Who Won March: Begich

Latest Poll: Begich 43 percent, Treadwell 47 percent or Begich 44 percent, Sullivan 44 percent.(Rasmussen Reports Poll Rasmussen Reports Pollof 750 voters with a margin of error of plus or minus 4 points)  

Rep. Tom Cotton, R-Ark., gestures after announcing his candidacy for the U.S. Senate in Dardanelle, Ark., Tuesday, Aug. 6, 2013.
Rep. Tom Cotton, R-Ark.


The race remains one of the most solidified contests of the 2014 cycle. Instead of a crowded primary contest, Republicans from the establishment – as well as from the conservative base – have already rallied around Rep. Tom Cotton, giving the Harvard graduate a head start. Cotton has used it to his advantage, keeping the focus on Sen. Mark Pryor and his Washington record. Additionally, the 37-year-old made headlines for his marriage to Anna Peckham. Pryor maintains the power of incumbency, but continues to be outspent on the airwaves in the state and has had to dole out a lot of money early on. Much of the criticism against Pryor relates to his vote for the Affordable Care Act. The Senate Majority PAC, a Democratic group, did go up on the airwaves last week accusing Cotton of “working for the interests of big insurance companies.” But Pryor didn’t help himself when he accused Cotton, who served in Iraq and Afghanistan, of having a “sense of entitlement” because he served in the military. Pryor can’t afford any more errors if he hopes to win this race.

Who Won March: Cotton

No recent public polling  

Rep. Cory Gardner, R-Colo., holds up a letter he wrote to Health and Human Services Secretary Kathleen Sebelius as she testified before the House Energy and Commerce Committee on Capitol Hill in Washington, D.C., Wednesday, Oct. 30, 2013.
Rep. Cory Gardner, R-Colo.


Sen. Mark Udall’s campaign has spent the last month trying to morph Rep. Cory Gardner into 2010 Senate candidate Ken Buck – a tea party-type who holds views outside the mainstream of independent-minded Coloradans. But Gardner, who slipped into the race last month and cleverly cleared the primary, seems determined not to allow it. Of note, he reversed himself on the issue of personhood, saying he could no longer support an effort that could criminalize some forms of contraception. Gardner is largely unknown, so the race is on to define him early. Democrats, however,  realize he’s not as likely to produce a verbal gaffe that would make that job easier. Add Colorado to the list of the most competitive races in the country. Out of the gate, Gardner’s already in a dead heat.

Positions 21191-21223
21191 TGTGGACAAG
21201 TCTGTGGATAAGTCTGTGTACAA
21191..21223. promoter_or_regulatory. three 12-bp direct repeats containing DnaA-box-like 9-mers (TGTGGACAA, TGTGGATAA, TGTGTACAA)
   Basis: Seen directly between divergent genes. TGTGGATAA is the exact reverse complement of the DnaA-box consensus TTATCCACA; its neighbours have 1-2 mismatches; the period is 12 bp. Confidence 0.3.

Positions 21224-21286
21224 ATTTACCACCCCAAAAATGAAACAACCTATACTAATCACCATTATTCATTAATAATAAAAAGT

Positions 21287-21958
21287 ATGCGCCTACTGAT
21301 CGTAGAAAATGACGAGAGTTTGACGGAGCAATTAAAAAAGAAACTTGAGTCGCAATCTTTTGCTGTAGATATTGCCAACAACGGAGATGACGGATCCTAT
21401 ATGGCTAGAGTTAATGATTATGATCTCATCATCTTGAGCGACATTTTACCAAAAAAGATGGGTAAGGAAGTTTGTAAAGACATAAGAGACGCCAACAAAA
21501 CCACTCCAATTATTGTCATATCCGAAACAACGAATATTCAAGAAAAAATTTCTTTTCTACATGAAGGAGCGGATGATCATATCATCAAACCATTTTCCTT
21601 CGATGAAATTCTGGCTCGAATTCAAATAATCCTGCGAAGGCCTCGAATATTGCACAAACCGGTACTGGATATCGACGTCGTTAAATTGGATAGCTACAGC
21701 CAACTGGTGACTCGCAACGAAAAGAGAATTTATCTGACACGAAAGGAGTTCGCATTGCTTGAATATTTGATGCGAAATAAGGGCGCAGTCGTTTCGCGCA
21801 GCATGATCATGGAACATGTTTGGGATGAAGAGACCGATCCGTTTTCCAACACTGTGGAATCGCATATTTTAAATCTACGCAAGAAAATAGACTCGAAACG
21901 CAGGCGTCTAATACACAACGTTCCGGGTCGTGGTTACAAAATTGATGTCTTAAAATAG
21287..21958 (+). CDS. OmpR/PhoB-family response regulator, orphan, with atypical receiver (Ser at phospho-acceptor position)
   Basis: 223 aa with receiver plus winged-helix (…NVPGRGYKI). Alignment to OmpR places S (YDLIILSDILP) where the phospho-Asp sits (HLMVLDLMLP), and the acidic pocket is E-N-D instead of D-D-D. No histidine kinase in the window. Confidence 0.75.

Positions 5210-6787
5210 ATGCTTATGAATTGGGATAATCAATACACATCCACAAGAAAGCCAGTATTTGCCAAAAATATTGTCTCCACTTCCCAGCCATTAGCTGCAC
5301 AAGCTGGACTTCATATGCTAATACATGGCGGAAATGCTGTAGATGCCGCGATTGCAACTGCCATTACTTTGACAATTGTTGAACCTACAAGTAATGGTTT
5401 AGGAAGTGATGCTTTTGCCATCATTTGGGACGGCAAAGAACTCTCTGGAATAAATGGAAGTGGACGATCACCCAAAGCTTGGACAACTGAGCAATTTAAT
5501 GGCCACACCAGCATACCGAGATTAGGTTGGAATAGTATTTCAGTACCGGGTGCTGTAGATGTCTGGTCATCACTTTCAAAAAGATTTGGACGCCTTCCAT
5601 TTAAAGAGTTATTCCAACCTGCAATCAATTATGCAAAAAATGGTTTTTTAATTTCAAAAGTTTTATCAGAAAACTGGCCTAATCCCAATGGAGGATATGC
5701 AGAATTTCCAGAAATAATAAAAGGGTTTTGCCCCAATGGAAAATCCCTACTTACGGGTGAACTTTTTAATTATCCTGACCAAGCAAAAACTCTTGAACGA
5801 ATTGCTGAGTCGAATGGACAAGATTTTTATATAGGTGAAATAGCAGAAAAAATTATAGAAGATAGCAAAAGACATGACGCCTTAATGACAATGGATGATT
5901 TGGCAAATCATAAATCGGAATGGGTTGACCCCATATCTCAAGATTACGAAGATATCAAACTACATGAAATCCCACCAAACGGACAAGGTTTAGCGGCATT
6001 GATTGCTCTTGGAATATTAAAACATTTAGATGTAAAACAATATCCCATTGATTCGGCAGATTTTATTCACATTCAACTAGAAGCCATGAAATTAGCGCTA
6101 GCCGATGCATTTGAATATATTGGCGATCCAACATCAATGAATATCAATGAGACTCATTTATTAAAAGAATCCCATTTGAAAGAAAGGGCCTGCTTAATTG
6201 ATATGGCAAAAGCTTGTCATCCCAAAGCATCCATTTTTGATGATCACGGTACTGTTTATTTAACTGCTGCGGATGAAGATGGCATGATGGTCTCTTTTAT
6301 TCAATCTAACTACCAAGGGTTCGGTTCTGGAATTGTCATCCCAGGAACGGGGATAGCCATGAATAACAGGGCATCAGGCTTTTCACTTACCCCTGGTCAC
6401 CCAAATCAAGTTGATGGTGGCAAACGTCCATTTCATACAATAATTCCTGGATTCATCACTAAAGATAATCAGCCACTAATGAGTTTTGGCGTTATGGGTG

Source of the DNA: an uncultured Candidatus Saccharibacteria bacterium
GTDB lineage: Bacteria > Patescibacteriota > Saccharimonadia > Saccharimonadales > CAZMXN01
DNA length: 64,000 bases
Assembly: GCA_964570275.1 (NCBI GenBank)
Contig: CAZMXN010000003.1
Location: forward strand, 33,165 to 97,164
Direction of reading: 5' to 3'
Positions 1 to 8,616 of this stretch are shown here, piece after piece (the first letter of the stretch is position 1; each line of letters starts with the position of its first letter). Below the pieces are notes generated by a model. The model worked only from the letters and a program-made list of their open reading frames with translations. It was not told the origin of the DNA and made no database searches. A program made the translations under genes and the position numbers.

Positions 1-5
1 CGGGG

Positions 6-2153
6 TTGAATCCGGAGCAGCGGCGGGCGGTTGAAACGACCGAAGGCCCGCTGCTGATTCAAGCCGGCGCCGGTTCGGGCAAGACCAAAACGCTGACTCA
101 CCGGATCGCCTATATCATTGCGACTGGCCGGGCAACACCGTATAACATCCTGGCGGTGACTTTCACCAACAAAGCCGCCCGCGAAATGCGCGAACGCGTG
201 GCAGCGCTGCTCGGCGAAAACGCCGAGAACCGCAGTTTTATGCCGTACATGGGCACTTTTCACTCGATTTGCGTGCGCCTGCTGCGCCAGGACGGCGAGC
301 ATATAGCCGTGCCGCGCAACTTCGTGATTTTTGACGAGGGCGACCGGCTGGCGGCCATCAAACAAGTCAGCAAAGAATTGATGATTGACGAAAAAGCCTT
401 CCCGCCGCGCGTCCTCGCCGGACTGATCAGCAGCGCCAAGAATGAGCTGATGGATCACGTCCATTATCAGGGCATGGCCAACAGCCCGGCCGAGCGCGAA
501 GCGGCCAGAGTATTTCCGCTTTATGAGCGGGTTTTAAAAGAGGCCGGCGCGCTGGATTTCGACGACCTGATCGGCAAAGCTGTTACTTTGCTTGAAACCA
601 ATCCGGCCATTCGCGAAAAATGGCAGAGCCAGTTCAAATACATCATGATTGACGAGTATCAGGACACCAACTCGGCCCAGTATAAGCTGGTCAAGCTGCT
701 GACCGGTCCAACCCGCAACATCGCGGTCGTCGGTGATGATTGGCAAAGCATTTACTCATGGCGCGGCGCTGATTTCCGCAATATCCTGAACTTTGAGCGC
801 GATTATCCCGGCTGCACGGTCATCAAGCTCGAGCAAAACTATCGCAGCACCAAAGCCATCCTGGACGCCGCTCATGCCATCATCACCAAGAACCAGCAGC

Who Won March: Gardner

Latest Primary Poll: Udall 42 percent, Gardner 40 percent. (Public Policy Polling, March 13-16, 568 registered voters)

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Rep. Bruce Braley, D-Iowa, speaks to fellow Democrats prior to keynote speaker Ed Rendell, at the Jefferson Jackson Dinner, Saturday, Oct. 16, 2010, in Des Moines, Iowa.
Rep. Bruce Braley, D-Iowa. 


If Rep. Bruce Braley loses the Iowa Senate race, fingers will point back to the moment he appeared to slight home state farmers while speaking to trial lawyers in Texas. It was a damaging incident on several fronts and it has Republicans ginned up about their chances in the Hawkeye State. Fortunately for Braley, the GOP is occupied with a June primary. Five candidates are vying for the nomination, but state Sen. Joni Ernst had the best month. An advertisement touting her experience “castrating hogs” went viral and she earned an endorsement from Sarah Palin. Republicans anxious about the party’s image would love to have a gritty female nominee to matchup against Braley.      

Who Won March: Ernst

Latest Poll: Braley 40 percent, Ernst 37 percent. (Rasmussen Reports, March 24-25, 750 likely voters)

Sen. Jeanne Shaheen, D-N.H., heads for a Senate Armed Services Committee hearing in the U.S. Capitol building May 14, 2013, in Washington, D.C.
Sen. Jeanne Shaheen, D-N.H.


Now that the dust has settled over Scott Brown’s initial foray into the Granite State Senate race, Democrats are heartened that polling has largely remained stable. The American Research Group found Brown trailing Democratic Sen. Jeanne Shaheen by 12 points and GOP-leaning Rasmussen Reports put him down nine. At the very least, Republicans like Brown in the race because he’ll suck up Democratic resources. But despite all the attention he’s received, the former Massachusetts senator hasn’t experienced an initial polling bump from the exploratory announcement. Even with all the hype, he’s still a considerable underdog.

Who Won March: Shaheen

Latest Poll: Shaheen 50 percent Brown 41 percent. (Rasmussen Reports, March 12-13, 750 likely voters)